Congressional Profiles

Enter your address here to see your elected officials' positions on Alzheimer's and ways you can contact them to support the Alzheimer's community.


Protect funding for Home and Community Based Programs

Over 178,000 Connecticut residents are providing unpaid care to loved ones with Alzheimer’s or another form of dementia thus enabling a large portion of the 80,000 people living with dementia in Connecticut to live in the community, instead of moving into more costly residential long-term care. Respite care provides a much-needed break for family caregivers. In cases where finances are tight, Connecticut's state-funded Alzheimer’s Respite Care Program steps in with limited but critical support. The Program funds can help provide occasional adult day care services or a personal care aide in the home a few times a month allowing the family caregiver to take care of their personal medical issues, complete tasks outside of the home, or simply enjoy time off from the demands of caregiving. Without these funds, many caregivers risk worsening their own health. Additionally, the Connecticut Home Care Program for Elders (CHCPE) serves thousands of people age 65 + who are at risk for nurs

Address COVID-19 Challenges in the Long-Term Care Setting

The COVID-19 pandemic continues to create additional challenges for people living with dementia, their families and caregivers. These challenges are particularly being felt in long-term care settings. Indeed, nursing homes and assisted living communities are on the frontlines of the COVID-19 crisis, where 48% of nursing home residents are living with dementia, and 42% of residents in residential care facilities, including assisted living communities, have Alzheimer’s or another dementia. We are urging state policymakers to continue to prioritize policy solutions to address the immediate and long term issues impacting care facilities during the COVID-19 pandemic. Additionally, we are supporting recommendations from the recent Mathematica report studying the state's response in long-term care settings as well as the Nursing Home and Assisted Living Oversight working group who is addressing the structural challenges in the operation and infrastructure of nursing homes

Connecticut State Plan Overview

In 2013, Connecticut's legislature passed Special Act 13-11, creating the state's Task Force on Alzheimer's Disease and Dementia. The Task Force met six times between September and December of 2013 and published a list of recommendations in December 2013 in the Report of the Task Force on Alzheimer's Disease and Dementia. The state plan focuses on short-term goals meant be completed over the course of three to five years. In January 2020, the Task Force published an update to the state plan, focusing on progress made, updating recommendations, and expanding the role for the Connecticut Department of Public Health.


Connecticut State Advocacy Day

April 13, 2021

Join us for our virtual Day of Action on Tuesday April 13th, 2021 and make a difference in the lives of the 80,000 + Connecticut residents affected by Alzheimer's and all other Dementia. This exciting day will feature an informative and engaging virtual program with state government leaders to highlight the urgent need to continue funding Home and Community Based Services for people with Alzheimer’s and prioritize long-term care in the ongoing COVID-19 response. We will host a day of action on April 13, 2021 that will mix storytelling, advocacy training and direct engagement with your state government representatives. And we will all wear purple to unify us in our virtual efforts!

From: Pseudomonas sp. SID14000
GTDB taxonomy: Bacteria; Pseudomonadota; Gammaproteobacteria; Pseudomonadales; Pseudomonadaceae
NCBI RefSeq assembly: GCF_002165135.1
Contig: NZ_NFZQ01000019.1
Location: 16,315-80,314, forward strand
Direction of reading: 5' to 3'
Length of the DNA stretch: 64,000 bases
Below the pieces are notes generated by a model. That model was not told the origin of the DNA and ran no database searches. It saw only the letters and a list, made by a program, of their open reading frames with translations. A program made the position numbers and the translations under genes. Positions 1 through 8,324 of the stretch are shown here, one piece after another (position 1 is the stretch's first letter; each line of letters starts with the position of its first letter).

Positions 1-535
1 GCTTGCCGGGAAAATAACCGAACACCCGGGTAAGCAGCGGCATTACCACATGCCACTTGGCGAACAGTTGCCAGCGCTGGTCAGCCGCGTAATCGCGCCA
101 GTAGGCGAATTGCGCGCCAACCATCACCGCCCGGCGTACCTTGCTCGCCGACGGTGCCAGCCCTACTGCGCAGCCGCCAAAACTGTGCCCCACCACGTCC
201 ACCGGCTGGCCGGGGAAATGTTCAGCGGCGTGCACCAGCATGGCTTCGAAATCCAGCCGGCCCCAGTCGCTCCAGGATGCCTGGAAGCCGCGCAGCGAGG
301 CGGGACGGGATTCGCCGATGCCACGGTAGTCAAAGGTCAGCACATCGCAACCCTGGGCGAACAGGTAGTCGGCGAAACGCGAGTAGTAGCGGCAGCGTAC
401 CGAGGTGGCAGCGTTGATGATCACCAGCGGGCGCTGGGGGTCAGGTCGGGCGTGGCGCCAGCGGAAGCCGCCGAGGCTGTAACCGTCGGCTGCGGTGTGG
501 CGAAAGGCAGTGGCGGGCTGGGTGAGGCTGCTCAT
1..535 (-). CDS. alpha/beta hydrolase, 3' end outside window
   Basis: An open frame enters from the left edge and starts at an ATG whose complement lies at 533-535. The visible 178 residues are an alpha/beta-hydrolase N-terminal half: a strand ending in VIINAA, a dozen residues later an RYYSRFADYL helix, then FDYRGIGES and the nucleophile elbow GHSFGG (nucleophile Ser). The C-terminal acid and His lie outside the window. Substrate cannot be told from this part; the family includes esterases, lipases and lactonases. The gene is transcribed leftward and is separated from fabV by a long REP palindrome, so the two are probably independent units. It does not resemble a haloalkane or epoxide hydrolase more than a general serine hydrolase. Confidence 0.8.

Sign Up to Learn More About Advocacy Opportunities in Connecticut

Sign me up to participate in the upcoming State Advocacy Day!

State Affairs Contact Christianne Kovel | 8609138279 | [email protected]

Alzheimer's Facts and Figures in Connecticut

Number of People Aged 65 and Older With Alzheimer's by Age

Year 65-74 75-84 85+ TOTAL
* Totals may not add due to rounding
2020 11,000 32,000 37,000 80,000
2025 11,000 40,000 39,000 91,000

Percentage change from 2020




Medicaid costs of caring for people with Alzheimer's (2020)


change in costs from 2020 to 2025



per capita Medicare spending on people with dementia (in 2019 dollars)

HOSPICE (2017)



of people in hospice have a primary diagnosis of dementia


of people in hospice with a primary diagnosis of dementia



Number of geriatricians in 2019


increase needed to meet Alzheimer's population needs in 2050

Hospitals (2017)



of emergency department visits per 1,000 people with dementia


dementia patient hospital readmission rate


increase in emergency deparment visits since 2007


178 Thousand

Number of Caregivers

203 Million

Total Hours of Unpaid Care

$2.66 Billion

Total Value of Unpaid Care

Number of Deaths from Alzheimer's Disease (2018)

986 total deaths in Connecticut
6th leading cause of death in Connecticut

For more information, view the 2020 Alzheimer's Disease Facts and Figures report at

U.S. Statistics

Over 5 million Americans are living with Alzheimer's, and as many as 13.8 million will have the disease in 2050. The cost of caring for those with Alzheimer's and other dementias is estimated to total $305 billion in 2020, increasing to $1.1 trillion (in today's dollars) by mid-century. Nearly 1 in 3 seniors who dies each year has Alzheimer's or another dementia.